Increases in production, according to SOFIA, will come from aquaculture and "from further fisheries expansion on those resources which are apparently still increasing their contribution to world landings. About 40% of major fish resources are classified as still developing in this study."

As to demand, SOFIA saw a conservative estimate demand of food fish in the range of 110 and 120 million tons in the year 2010, compared with 75 to 80 million tons in 1994/95. According to SOFIA, fish landings by capture fisheries in 1995 amounted to 90.7 million tons, with 10 countries covering about 70% of the total volume.
Mariculture and inland aquaculture contributed some 21.6 million tons, with five Asian countries (China, India, Japan, Rep. of Korea and the Philippines) supplying 80% of the volume, which saw a predominance of carp production.

Aquaculture contribution to world fishery production increased consistently since the 1980s, says the report, and maintained its position as one of the fastest growing food production activities in the world.
In 1995, 31.5 million tons of fish were used in fish meal production, while fish supplies for consumption (80.8 million tons) reached new record levels, bringing total average annual per caput availability of fish food to 14 kg (live weight equivalent).

In terms of trade, SOFIA found that "the value of international fish trade continues to increase: ten years ago, the value of international fish exports was US$ 17 000 million; in 1990 it had reached US$ 35 800 million, and in 1994 it was up to US$ 47 000 million." Indications are that in 1995 the value of global fish exports exceeded US$ 50 000 million.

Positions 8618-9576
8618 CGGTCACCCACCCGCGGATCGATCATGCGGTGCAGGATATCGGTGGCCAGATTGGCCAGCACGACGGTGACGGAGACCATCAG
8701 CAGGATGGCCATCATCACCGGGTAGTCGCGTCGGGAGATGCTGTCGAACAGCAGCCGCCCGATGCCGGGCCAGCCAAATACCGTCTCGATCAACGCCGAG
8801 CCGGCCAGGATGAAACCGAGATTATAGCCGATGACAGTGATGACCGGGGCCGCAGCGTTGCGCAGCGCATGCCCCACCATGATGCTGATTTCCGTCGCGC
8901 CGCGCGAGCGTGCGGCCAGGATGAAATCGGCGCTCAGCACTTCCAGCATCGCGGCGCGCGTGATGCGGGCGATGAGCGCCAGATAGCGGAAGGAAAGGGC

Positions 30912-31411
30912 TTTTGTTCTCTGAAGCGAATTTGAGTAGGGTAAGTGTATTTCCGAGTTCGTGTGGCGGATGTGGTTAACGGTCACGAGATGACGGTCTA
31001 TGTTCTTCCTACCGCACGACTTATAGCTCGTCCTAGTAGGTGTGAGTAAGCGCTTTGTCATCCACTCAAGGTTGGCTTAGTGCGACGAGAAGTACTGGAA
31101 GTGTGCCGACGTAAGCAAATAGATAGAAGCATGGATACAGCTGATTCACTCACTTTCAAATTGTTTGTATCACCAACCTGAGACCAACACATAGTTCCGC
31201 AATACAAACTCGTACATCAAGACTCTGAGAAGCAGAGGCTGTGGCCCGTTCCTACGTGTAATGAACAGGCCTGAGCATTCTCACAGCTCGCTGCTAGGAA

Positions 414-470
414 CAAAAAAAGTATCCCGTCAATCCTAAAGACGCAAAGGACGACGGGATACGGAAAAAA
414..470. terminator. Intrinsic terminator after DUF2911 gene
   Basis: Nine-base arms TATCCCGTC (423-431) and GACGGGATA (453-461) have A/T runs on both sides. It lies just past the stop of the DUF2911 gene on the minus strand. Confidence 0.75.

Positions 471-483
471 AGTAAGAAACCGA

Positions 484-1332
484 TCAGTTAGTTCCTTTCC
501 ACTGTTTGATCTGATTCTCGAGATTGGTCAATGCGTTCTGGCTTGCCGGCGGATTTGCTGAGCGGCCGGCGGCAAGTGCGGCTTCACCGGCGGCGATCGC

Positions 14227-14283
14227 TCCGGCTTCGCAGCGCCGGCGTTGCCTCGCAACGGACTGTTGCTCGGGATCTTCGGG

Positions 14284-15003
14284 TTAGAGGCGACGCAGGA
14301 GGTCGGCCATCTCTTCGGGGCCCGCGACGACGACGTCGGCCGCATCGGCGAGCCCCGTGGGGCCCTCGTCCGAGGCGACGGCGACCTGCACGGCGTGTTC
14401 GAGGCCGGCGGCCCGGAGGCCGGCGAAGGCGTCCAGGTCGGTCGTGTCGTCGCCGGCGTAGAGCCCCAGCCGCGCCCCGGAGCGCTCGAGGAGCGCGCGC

Developed countries, according to SOFIA, accounted for about 85% of total fish imports in 1995 in value terms. Japan continued as the largest importer of fishery products, with some 30% of the global total. In 1995, fish imports by all three major world importers (Japan, EU and USA) increased.

"International public concern with fisheries and aquaculture is focused on features of the sectors which may be seen as threats to their long-term capacity to provide both food and a source of livelihood," Mr. M. Hayashi told the Committee. These features were among others, overfishing, by-catch and discarding, and degradation of the aquatic ecosystem. Referring to the important role that fisheries play in food security, recognized by the recent World Food Summit in Rome, Mr. Hayashi said: "Although supplies of seafood may keep pace with demand world-wide, this does not mean that the needs of all consumers will be satisfied. It is conceivable -- although not inevitable -- that the chronically poor and food insecure will be worse off in the short run as price increases and distribution problems could keep seafood, and other protein-rich food, out of their reach." He urged the Committee to examine a combination of technological, economic and legal solutions to these issues.